Melyssa Lombardi was bailing water from the start of her maiden voyage as the Oregon softball coach.

Star players abandoned ship one by one during the excruciating transition after Lombardi was hired to replace Mike White.

The Ducks were left without an active catcher on the roster when transfer Terra McGowan’s appeal to play in 2019 was denied by Arizona State.

Jordan Dail was the only scholarship pitcher left when Maddie MacGrandle quit mid-season.

With so many gaping holes to fill, the defending Pac-12 champions sank to the bottom of the standings.

Oregon finished 22-30 overall (5-19 Pac-12), the program’s worst season since 2009 when the Kathy Arendsen era ended with a 16-34 (3-18 Pac-10) campaign.

The Ducks, who hosted NCAA super regionals the past six seasons, finished 4-13 at Jane Sanders Stadium after losing their final seven home conference games.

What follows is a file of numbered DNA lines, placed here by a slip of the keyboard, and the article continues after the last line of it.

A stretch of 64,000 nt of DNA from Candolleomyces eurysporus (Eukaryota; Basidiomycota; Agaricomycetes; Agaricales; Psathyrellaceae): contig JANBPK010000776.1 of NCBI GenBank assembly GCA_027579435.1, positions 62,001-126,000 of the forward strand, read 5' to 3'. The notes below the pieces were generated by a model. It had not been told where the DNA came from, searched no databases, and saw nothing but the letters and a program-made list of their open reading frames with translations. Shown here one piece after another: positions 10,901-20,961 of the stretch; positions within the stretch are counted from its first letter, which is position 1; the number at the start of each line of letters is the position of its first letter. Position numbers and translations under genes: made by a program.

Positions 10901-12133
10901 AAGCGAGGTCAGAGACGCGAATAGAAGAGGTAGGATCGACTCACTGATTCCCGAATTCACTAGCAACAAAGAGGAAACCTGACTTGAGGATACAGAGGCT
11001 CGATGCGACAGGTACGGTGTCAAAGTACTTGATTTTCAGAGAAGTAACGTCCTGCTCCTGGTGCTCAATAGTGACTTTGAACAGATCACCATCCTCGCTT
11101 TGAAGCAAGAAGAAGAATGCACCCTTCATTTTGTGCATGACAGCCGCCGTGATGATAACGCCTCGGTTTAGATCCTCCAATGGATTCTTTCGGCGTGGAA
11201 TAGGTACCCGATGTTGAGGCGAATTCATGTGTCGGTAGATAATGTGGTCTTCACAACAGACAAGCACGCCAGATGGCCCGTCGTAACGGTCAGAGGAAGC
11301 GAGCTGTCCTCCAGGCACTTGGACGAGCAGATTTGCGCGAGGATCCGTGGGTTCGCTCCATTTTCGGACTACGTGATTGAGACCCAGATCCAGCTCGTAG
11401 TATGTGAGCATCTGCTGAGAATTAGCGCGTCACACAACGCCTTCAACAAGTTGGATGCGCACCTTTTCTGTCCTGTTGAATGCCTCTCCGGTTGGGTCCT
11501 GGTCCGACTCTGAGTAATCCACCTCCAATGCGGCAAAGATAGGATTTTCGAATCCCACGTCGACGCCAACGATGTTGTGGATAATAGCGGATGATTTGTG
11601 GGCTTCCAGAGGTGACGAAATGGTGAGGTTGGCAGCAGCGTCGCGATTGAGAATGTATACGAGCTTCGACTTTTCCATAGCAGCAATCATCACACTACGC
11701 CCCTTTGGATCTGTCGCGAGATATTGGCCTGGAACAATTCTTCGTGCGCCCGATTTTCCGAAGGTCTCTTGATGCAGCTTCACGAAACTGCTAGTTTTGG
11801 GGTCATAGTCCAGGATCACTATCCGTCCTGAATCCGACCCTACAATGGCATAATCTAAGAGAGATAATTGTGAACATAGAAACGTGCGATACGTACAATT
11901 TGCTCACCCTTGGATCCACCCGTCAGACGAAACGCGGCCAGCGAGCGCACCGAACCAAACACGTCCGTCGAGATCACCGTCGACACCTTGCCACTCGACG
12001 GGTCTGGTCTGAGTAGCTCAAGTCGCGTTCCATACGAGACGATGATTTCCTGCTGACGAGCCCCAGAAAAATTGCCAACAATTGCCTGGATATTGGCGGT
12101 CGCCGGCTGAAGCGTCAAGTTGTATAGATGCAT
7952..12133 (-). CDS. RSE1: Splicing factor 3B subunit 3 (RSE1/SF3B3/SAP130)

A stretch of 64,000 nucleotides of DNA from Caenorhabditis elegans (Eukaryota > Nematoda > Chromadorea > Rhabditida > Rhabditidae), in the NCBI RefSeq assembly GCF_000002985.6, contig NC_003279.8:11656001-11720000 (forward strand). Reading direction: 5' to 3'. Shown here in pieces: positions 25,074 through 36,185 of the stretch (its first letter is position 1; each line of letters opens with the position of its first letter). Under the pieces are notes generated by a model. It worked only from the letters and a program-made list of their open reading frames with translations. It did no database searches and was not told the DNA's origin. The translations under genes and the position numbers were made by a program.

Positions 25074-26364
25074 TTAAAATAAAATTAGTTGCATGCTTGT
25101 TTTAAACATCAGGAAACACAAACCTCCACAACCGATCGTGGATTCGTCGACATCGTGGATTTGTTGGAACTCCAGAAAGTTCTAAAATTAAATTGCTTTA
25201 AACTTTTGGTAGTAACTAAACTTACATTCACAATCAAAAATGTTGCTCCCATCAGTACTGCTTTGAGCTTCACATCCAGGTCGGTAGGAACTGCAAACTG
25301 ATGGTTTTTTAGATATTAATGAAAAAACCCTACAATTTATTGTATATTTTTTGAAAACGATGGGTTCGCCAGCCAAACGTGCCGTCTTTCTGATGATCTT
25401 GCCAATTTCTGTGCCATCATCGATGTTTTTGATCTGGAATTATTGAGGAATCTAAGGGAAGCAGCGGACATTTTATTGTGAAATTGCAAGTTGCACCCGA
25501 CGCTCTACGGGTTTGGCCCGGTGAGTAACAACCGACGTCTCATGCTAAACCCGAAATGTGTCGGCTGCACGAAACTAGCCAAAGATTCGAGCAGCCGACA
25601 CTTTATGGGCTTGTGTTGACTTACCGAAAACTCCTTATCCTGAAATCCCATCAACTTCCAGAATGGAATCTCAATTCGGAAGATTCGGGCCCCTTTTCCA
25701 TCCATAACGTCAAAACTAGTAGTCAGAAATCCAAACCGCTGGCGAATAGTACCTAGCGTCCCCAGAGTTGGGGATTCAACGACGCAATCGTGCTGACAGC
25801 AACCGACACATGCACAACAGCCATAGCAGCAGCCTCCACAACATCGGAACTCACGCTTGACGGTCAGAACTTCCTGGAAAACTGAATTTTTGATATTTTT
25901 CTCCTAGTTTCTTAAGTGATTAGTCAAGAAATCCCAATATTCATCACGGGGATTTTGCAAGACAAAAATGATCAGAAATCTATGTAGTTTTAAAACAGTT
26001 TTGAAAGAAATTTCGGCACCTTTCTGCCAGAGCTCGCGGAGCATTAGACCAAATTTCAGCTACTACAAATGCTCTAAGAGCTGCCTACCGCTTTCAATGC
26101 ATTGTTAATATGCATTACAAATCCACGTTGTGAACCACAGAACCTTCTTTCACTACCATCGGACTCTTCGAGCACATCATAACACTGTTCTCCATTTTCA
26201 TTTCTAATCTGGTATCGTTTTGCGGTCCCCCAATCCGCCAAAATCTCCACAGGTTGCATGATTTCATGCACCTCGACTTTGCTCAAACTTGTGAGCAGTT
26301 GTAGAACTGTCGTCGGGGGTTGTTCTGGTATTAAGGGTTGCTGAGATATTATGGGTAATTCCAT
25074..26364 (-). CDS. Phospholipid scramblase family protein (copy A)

During a postgame news conference following Sunday’s 12-4 defeat to Arizona State in the season finale, Lombardi was upbeat about the future of the program.

Her promising young group learned to swim against an unforgiving current.

“It was a tough on me for sure,” Lombardi said. “The spring was tough at times, not knowing if we were going to have someone to pitch, not knowing, if somebody’s out because of an injury, who’s going to play that position.

“But every time it got tough, somebody on this team stepped up and said, ‘I got you. It’s OK.’”

 

As Jordan Dail promised, her arm did not fall off.

However, the sophomore left-hander’s production fell off dramatically down the stretch as she racked up 39 starts. Dail finished with an 18-18 record and a 4.12 earned-run average with 248 innings pitched.